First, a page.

A popular topic of conversation of late is qualified immunity and how it impacts police officers. There are many misconceptions about what this actually means and how it can help people who believe that they have had their rights violated by the police. Furthermore, every state, including New Jersey, has different laws surrounding the topic.
What does qualified immunity mean?
Qualified immunity makes it much harder to sue a governmental officer for exercising his or her official duties. It is not a blanket immunity, and there are times in which a governmental employee can be sued, such as for gross and obvious violations of the law. However, it does make it harder to sue someone in his or her personal capacity. Moreover, it can make it more difficult to hold a police officer personally responsible when there is an instance of police brutality.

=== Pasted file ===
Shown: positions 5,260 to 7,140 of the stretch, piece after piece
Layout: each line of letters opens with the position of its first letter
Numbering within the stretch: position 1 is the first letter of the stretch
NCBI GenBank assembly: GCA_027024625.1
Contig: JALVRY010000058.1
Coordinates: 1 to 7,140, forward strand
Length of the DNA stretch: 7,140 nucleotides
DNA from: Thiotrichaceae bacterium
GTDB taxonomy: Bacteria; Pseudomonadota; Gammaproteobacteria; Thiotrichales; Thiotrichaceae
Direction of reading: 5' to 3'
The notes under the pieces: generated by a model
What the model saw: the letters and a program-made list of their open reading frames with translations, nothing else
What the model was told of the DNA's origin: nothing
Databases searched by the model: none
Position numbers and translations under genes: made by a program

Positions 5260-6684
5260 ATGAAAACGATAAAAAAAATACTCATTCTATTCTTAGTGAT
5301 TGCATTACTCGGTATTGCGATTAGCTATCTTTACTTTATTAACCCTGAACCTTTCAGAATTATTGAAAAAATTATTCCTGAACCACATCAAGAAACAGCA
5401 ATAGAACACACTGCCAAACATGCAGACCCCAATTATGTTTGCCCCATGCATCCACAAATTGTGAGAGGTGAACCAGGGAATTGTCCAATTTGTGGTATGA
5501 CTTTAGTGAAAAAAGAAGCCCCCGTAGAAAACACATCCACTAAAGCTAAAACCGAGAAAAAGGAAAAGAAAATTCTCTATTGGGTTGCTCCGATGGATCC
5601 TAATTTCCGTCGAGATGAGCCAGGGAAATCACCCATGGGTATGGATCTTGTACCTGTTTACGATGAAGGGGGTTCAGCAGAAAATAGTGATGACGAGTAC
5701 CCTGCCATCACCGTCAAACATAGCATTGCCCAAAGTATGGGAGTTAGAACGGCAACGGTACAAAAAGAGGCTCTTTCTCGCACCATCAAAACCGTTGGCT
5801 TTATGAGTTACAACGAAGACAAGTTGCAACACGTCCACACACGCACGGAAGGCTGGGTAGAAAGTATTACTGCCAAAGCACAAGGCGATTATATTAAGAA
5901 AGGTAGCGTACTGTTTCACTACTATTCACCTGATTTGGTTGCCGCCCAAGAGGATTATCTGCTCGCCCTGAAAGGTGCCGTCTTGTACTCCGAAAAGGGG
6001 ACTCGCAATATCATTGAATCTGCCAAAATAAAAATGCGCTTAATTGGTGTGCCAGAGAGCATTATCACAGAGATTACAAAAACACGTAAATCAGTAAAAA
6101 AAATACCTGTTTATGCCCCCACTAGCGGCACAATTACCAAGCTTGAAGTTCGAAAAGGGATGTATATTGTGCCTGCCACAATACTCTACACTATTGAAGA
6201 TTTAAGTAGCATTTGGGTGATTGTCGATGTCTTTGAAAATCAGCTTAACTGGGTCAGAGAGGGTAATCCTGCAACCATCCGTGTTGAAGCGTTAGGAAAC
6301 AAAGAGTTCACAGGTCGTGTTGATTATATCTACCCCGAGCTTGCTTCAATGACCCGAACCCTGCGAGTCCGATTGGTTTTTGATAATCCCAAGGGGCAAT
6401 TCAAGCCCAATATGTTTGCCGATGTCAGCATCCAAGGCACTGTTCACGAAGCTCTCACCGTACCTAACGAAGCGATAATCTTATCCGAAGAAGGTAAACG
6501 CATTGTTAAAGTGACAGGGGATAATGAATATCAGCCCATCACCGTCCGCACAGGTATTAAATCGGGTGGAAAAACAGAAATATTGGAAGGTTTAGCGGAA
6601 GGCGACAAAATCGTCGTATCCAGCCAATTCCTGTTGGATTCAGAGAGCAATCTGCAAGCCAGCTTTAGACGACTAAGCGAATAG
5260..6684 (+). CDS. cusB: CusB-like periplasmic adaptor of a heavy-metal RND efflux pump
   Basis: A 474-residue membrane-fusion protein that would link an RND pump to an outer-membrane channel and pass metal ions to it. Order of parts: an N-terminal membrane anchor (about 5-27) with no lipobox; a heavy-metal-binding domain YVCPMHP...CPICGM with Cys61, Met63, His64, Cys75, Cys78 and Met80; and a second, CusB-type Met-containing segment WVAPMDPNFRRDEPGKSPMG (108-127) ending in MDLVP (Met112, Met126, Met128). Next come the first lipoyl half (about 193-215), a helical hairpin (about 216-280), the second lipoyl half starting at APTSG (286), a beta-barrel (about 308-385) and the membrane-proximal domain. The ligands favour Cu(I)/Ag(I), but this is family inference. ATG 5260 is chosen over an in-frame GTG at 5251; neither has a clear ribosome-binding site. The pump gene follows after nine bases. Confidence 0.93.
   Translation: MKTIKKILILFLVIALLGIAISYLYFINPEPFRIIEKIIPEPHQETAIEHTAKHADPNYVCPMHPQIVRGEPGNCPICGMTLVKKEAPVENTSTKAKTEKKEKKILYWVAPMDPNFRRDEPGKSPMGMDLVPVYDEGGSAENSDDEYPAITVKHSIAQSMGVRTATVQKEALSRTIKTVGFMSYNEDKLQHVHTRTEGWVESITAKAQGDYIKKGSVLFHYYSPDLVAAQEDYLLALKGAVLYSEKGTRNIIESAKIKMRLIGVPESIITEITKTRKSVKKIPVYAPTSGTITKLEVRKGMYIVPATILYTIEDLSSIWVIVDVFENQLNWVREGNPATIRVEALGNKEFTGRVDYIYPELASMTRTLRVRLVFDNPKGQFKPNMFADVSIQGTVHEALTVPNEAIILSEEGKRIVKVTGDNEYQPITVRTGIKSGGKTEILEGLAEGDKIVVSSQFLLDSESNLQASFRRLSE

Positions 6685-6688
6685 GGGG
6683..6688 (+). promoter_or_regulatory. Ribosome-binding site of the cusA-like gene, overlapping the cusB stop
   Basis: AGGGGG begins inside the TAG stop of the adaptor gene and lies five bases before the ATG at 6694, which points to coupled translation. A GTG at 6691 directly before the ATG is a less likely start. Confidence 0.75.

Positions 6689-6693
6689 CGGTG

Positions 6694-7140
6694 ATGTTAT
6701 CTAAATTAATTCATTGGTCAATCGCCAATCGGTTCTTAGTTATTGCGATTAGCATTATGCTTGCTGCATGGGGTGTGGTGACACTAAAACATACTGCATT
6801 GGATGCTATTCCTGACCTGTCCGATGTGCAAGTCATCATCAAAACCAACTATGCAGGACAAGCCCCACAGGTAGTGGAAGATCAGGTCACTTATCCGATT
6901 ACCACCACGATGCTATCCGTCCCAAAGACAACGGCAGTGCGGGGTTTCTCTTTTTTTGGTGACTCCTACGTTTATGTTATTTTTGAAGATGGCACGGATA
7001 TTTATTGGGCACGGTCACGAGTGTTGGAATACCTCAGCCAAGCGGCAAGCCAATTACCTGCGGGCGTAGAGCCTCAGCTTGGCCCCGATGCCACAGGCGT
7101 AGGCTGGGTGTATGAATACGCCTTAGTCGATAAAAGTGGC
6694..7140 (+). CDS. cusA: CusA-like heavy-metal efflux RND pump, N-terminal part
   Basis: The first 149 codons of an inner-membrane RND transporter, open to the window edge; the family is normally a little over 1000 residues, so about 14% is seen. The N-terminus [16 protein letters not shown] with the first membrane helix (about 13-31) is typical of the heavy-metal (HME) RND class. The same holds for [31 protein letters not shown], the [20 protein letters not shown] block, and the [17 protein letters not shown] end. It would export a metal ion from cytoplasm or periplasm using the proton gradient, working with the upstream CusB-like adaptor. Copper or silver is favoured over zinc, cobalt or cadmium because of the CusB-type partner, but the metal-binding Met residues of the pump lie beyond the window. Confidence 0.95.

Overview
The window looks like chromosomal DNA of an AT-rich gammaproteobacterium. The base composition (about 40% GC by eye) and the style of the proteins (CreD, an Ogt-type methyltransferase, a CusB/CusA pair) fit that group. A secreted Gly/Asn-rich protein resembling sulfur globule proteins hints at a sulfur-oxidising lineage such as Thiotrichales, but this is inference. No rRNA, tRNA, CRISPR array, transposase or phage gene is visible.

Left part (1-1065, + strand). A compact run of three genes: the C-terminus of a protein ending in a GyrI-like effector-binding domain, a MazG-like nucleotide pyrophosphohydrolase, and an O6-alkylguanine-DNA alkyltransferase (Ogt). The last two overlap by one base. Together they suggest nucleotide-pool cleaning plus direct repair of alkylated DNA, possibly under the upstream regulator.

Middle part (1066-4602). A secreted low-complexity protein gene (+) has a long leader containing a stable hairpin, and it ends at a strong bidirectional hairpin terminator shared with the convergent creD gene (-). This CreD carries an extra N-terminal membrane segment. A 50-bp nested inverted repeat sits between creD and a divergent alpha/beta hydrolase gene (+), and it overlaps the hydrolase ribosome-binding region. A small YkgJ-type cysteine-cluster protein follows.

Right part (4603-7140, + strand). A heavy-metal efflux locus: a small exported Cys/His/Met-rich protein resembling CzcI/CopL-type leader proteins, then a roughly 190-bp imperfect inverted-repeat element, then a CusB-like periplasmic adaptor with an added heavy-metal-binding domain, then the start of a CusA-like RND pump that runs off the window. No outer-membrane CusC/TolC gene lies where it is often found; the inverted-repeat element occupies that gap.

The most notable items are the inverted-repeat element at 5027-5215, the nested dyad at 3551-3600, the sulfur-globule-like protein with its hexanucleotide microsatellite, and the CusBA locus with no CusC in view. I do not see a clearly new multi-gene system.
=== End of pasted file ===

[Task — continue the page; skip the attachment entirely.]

Can I still seek damages if my rights are violated by the police?
There have been quite a few conversations about qualified immunity in terms of its impact on cases involving police brutality. However, to be clear, qualified immunity simply means that a police officer can, generally speaking, avoid criminal charges for reasonable conduct on the job. It does not mean that he or she can always escape civil penalties. It also certainly does not mean that the jurisdiction for which an officer works can avoid lawsuits or other penalties if a variety of other relevant legal metrics are met.
Qualified immunity is unquestionably a complicated topic and one that has overarching political and societal implications. For questions on how qualified immunity may impact an incident of police brutality that you have experienced, you should contact an attorney. He or she can inform you of your rights and help you determine potential next steps.